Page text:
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State's labor market begins to tighten up

by Jennifer Biller

STAFF WRITER

Jennifer Herrod didn't spend too much time searching the want-ads before acquiring her job at Heilig-Meyers Furniture.

The Clarksburg resident now works as a credit manager at the store. "The job was in the paper. I filled out the application, and I was working in about two weeks," she said.

For many job seekers, examples such as this seem to be indicative of a low unemployment rate that is enabling them to find jobs quicker and easier than ever before.

According to national statistics, the unemployment rate is at its lowest in 30 years.

Some companies across the nation are turning to ex-cons to fill positions, while others are offering incentives like sponsoring race car hobbies or paying bills, according to a recent article in The Wall Street Journal.

The situation, however, isn't as extreme yet in West Virginia, market experts say.

"We are experiencing a labor market tightening but not as much as other areas," said George Hammond, director of the West Virginia Economic Outlook Project with the West Virginia University Bureau of Business and Economic Research.

The national unemployment rate for 1999 was 4.2 percent, Hammond said, while in West Virginia, the unemployment rate for 1999 was 6.6 percent.

The statistics are based on persons who are not currently working, but who are actively searching for a job, Hammond said.

Part of the reason West Virginia's rate is higher than the national average is because most of the state is not part of the big urban labor market, Hammond said.

Some counties in the Eastern Panhandle that have access to the large urban market have unemployment rates that have dipped below 3 percent, Hammond said.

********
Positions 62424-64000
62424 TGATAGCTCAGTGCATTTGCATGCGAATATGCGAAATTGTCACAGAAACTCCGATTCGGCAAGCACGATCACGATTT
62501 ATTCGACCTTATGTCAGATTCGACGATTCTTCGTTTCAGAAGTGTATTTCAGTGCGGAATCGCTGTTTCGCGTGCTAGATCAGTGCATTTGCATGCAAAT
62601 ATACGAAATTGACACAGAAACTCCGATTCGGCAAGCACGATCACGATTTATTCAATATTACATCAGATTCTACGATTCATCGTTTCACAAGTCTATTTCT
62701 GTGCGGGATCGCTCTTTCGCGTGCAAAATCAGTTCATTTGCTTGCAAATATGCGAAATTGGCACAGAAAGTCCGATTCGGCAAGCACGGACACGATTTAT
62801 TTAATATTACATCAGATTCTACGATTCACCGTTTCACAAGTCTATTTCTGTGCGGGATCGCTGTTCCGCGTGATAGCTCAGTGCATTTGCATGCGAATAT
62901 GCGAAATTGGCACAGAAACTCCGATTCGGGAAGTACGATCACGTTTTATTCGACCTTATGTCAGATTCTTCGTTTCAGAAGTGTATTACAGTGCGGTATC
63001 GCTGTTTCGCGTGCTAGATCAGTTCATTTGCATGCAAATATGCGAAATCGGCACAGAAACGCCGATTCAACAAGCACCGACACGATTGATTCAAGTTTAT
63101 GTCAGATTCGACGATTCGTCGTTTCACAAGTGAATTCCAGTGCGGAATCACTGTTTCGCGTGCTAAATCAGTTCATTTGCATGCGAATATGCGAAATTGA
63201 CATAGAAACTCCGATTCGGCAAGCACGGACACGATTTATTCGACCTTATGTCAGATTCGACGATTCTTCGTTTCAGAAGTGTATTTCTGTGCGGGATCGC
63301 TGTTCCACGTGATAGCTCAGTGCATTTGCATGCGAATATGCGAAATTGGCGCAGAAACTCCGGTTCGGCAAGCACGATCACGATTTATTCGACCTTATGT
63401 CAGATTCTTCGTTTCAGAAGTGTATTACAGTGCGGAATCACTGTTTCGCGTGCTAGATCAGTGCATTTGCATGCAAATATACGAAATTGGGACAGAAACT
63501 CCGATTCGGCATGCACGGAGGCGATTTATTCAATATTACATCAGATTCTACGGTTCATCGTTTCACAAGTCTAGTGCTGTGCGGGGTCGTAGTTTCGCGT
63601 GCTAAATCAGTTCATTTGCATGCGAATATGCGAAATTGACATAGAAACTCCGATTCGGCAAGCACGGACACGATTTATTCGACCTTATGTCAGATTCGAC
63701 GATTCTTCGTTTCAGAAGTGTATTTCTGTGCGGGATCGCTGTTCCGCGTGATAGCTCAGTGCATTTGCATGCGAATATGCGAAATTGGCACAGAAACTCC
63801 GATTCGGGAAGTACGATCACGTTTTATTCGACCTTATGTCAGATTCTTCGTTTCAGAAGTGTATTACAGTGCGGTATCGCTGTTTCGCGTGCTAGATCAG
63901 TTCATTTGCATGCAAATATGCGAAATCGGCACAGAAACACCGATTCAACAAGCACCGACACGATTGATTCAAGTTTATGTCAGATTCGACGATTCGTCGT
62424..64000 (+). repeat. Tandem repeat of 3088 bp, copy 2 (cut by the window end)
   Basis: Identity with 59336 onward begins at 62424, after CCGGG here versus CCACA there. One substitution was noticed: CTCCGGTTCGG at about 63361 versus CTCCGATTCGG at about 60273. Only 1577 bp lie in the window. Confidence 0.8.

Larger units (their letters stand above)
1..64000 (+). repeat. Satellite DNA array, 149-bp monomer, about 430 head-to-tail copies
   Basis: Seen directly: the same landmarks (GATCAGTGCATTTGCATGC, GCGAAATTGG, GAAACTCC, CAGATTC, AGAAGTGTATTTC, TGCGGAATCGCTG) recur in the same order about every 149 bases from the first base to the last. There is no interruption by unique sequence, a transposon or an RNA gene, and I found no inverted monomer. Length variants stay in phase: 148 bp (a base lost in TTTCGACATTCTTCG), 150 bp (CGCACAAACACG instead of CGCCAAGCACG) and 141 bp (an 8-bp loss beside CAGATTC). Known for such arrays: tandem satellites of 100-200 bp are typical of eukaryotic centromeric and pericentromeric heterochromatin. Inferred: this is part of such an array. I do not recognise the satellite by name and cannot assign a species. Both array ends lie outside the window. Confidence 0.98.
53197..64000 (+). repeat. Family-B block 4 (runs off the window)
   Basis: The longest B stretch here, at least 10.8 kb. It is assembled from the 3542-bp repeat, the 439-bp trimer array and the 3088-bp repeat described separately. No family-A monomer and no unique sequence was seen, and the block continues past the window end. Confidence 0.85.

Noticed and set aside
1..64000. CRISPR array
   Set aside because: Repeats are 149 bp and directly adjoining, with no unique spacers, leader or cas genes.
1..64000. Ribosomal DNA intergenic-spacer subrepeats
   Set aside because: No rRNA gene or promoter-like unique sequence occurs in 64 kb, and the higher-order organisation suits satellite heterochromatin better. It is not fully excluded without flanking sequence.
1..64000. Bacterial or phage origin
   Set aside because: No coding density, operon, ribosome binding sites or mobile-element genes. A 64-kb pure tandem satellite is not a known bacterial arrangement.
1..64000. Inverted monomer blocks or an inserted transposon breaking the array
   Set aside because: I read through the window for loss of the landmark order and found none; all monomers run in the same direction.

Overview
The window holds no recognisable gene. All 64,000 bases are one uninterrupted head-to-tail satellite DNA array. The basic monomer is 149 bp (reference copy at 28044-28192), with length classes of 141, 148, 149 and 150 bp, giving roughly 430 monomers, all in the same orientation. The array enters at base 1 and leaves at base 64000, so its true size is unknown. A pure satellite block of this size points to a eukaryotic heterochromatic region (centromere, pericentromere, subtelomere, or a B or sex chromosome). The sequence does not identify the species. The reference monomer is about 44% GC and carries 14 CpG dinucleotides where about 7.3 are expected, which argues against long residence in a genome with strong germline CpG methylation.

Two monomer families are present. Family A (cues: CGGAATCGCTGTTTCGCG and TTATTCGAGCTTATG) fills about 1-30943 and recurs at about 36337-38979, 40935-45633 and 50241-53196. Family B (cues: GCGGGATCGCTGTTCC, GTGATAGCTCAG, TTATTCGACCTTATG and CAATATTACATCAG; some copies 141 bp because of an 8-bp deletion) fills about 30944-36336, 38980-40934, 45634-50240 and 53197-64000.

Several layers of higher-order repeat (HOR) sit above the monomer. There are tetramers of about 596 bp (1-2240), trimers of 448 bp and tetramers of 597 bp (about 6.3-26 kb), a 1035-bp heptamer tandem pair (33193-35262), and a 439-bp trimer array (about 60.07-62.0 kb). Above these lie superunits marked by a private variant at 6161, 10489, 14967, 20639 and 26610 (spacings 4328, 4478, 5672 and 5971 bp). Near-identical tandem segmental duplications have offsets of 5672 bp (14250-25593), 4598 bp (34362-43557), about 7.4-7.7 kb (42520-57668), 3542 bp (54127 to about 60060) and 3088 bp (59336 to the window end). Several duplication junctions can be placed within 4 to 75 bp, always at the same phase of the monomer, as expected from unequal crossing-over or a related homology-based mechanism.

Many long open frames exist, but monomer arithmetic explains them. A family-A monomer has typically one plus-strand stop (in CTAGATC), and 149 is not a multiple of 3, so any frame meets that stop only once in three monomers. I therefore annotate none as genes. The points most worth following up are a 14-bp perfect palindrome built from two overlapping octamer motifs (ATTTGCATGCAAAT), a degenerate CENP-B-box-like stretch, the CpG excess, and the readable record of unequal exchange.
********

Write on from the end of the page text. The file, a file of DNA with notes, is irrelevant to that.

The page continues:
"Rural areas have higher unemployment rates," he said. "People are working a bit harder to fill positions, but it isn't as bad in West Virginia (as) in other places."

Hammond attributes the low unemployment rate to strong job growth and an overall healthy economy.

"But the region has certainly been affected by the coal mining layoffs," Hammond said. "Those jobs are an important share of the state's economy for the North Central region.

"We've had a decline in the mining industry, but we've had a growth in the service industry," said Joe Baldwin, manager of the Clarksburg Job Service.

"We have experienced some manufacturing growth as well," he said.

The unemployment rate for Harrison County for February 2000 was 6.8 percent, Baldwin said.

The low unemployment rates have resulted in companies using non-traditional means to find employees, Baldwin said.

"They are using business and job fairs," he said.

Baldwin also has seen more employers using the job service that hadn't used the resource previously.

Some of the area's largest employers agree that while finding employees for the less technical jobs isn't too difficult, finding highly skilled workers in specialized areas is hard.

"We've had problems filling a few positions like in information systems," said Carol DuBray, human resources manager at Pratt & Whitney.

"It depends on the type of position," said Brenda McCartney, personnel manager at the Bridgeport Wal-Mart. "Positions in upper management are difficult to fill," she said.

Companies such as Bombardier Aerospace and the West Virginia Air Center have noticed the lack of highly trained people applying for jobs in technical fields.

"In general in the aviation industry we are starting to feel a shortage of qualified aircraft mechanics," said Elizabeth Harwood, manager of human resources at Bombardier.

"At peak times, we have to supplement in-house employees with contract employees," she said. "The market is dwindling and with the low unemployment rate, people have more career choices."

The company has begun working locally to promote and recruit for the industry, she said.

The medical industry is also straining to find employees in certain areas, said Tim Allen, vice president for human resources at United Hospital Center.

"We have no problems generally filling jobs in the non-medical service areas," Allen said. Primarily our problems are in the skilled medical professions such as ultrasound.

"Whenever we have openings for those types of positions, it is hard to find people," he said.

Staff writer Jennifer Biller can be reached at 626-1443.

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